TEPCO dumps treated water in sea to ease toxic water buildup

FUKUSHIMA —

The operator of the crippled Fukushima Daiichi nuclear power plant on Monday discharged groundwater filtered after being pumped up from wells around damaged reactor buildings into the ocean, in an effort to curb the amount of toxic water building up at the complex.

The amount of radioactive water is increasing every day at the plant, as some 300 tons per day of groundwater is seeping into the reactor buildings and mixing with highly toxic water generated in the process of cooling reactors that suffered meltdowns. The problem is hampering efforts to decommission the crippled plant more than four years after the nuclear accident triggered by the 2011 quake and tsunami.

By pumping up groundwater through a total of 41 wells and discharging it into the sea after treatment, the government and Tokyo Electric Power Co expect to halve the amount of groundwater flowing into the reactor buildings.

On Monday, TEPCO released some 850 tons of filtered groundwater, which is part of some 4,000 tons pumped up last year on a trial basis and stored in tanks, after confirming that radiation levels are below measurable limits.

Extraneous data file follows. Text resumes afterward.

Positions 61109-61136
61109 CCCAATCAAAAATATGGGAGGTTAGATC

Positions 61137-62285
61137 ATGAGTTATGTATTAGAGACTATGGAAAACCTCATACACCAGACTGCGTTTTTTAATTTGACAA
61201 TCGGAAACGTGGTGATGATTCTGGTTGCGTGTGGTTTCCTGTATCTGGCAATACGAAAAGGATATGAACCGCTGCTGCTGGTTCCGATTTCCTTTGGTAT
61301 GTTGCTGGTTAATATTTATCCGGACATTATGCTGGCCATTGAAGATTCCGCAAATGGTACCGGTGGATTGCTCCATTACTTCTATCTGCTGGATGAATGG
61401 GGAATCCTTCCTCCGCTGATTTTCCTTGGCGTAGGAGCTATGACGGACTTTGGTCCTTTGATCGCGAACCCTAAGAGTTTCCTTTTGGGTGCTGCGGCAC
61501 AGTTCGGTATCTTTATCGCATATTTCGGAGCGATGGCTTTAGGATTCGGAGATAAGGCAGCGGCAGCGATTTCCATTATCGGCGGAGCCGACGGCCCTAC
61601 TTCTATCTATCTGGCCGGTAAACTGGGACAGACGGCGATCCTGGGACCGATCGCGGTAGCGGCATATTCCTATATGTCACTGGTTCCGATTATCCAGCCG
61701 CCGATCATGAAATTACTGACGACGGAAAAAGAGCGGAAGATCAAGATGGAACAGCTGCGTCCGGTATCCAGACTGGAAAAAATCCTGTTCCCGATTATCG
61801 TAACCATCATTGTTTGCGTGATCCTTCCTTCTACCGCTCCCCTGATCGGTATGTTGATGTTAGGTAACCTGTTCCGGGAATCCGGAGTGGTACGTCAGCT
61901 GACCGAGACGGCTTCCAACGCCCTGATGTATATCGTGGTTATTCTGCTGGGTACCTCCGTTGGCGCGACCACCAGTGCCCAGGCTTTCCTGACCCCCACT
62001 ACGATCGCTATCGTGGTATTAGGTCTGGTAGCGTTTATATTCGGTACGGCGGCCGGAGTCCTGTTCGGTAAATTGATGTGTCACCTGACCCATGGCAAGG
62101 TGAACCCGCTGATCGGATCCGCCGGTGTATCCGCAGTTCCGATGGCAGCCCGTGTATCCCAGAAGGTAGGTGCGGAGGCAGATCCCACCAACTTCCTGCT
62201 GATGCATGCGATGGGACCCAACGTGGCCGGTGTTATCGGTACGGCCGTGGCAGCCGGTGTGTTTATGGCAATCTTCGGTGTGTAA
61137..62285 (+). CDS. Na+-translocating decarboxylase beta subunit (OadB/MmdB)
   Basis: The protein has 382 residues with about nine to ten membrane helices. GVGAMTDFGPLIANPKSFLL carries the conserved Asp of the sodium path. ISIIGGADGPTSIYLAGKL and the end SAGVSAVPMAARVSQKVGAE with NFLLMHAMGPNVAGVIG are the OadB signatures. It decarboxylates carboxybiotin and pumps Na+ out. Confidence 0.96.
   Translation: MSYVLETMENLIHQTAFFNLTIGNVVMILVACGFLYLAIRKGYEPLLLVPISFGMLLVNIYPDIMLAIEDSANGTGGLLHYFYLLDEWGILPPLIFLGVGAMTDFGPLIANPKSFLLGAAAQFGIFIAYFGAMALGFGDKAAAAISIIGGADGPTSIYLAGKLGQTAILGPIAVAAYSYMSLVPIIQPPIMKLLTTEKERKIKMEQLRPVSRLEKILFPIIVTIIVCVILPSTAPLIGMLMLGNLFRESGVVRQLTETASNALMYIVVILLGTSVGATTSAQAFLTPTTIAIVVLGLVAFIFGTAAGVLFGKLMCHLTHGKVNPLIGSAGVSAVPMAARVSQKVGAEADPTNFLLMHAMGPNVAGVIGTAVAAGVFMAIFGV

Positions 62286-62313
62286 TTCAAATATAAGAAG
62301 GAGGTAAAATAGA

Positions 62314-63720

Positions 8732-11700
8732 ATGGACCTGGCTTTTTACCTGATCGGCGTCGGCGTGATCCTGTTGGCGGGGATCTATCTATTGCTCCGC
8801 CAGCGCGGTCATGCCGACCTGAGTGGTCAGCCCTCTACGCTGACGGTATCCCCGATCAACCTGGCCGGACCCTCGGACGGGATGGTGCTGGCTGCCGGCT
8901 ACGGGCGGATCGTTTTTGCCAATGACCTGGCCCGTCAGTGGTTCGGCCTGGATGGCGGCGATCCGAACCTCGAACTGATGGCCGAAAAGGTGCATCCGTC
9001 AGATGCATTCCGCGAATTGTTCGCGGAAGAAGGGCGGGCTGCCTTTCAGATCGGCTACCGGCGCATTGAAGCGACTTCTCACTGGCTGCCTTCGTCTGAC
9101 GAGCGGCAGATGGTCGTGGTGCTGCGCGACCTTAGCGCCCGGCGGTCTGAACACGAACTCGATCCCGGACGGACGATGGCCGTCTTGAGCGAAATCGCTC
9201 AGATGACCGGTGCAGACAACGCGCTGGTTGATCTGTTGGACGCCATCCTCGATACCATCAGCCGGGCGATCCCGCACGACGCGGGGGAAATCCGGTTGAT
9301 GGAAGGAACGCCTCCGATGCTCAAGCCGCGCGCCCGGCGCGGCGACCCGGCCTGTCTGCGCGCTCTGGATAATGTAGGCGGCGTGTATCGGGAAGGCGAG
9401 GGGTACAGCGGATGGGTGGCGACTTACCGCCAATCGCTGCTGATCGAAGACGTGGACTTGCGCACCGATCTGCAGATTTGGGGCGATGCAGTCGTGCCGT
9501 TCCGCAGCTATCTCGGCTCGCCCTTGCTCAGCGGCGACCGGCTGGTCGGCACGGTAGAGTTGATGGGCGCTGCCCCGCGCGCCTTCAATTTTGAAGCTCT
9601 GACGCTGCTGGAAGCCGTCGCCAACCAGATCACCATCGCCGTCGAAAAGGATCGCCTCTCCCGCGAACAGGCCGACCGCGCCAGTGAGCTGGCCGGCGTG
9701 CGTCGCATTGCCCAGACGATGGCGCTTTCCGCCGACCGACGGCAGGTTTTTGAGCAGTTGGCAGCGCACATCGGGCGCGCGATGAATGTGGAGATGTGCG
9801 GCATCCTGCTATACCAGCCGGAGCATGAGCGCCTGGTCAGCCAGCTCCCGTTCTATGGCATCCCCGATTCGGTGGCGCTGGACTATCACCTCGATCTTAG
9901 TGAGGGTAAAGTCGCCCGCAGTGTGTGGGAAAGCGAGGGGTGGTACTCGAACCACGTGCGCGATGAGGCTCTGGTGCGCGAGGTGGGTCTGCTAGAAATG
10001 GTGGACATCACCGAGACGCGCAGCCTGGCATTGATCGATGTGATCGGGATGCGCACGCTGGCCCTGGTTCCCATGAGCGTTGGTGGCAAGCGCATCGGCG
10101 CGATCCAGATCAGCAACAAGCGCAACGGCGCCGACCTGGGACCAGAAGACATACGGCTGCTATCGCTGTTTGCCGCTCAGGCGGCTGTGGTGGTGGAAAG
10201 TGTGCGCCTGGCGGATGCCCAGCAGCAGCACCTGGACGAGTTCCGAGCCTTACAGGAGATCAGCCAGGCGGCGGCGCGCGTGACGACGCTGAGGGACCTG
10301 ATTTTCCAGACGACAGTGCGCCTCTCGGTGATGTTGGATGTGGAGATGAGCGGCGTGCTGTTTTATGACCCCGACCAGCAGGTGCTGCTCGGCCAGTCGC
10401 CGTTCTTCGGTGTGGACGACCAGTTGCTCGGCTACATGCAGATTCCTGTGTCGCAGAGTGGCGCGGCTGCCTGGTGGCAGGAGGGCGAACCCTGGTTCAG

Tritium, which cannot be removed through the existing water processing facilities, measured 330 to 600 becquerels per liter, well below the legally allowable limit of 1,500 bq, the utility said, citing analyses conducted by the company and an outside organization.

The project is one of TEPCO’s key measures to tackle the toxic water buildup.

Fishermen in Fukushima Prefecture had long opposed the plan amid concerns over pollution of the ocean and marine products, but they approved it in August on condition that the government and the utility continue paying compensation to them for as long as the nuclear crisis continues to cause damage to their business, among other requirements.

TEPCO is behind schedule on a project to build a huge underground ice wall at the site—another key measure to prevent radioactive water from further increasing there.

© KYODO

 

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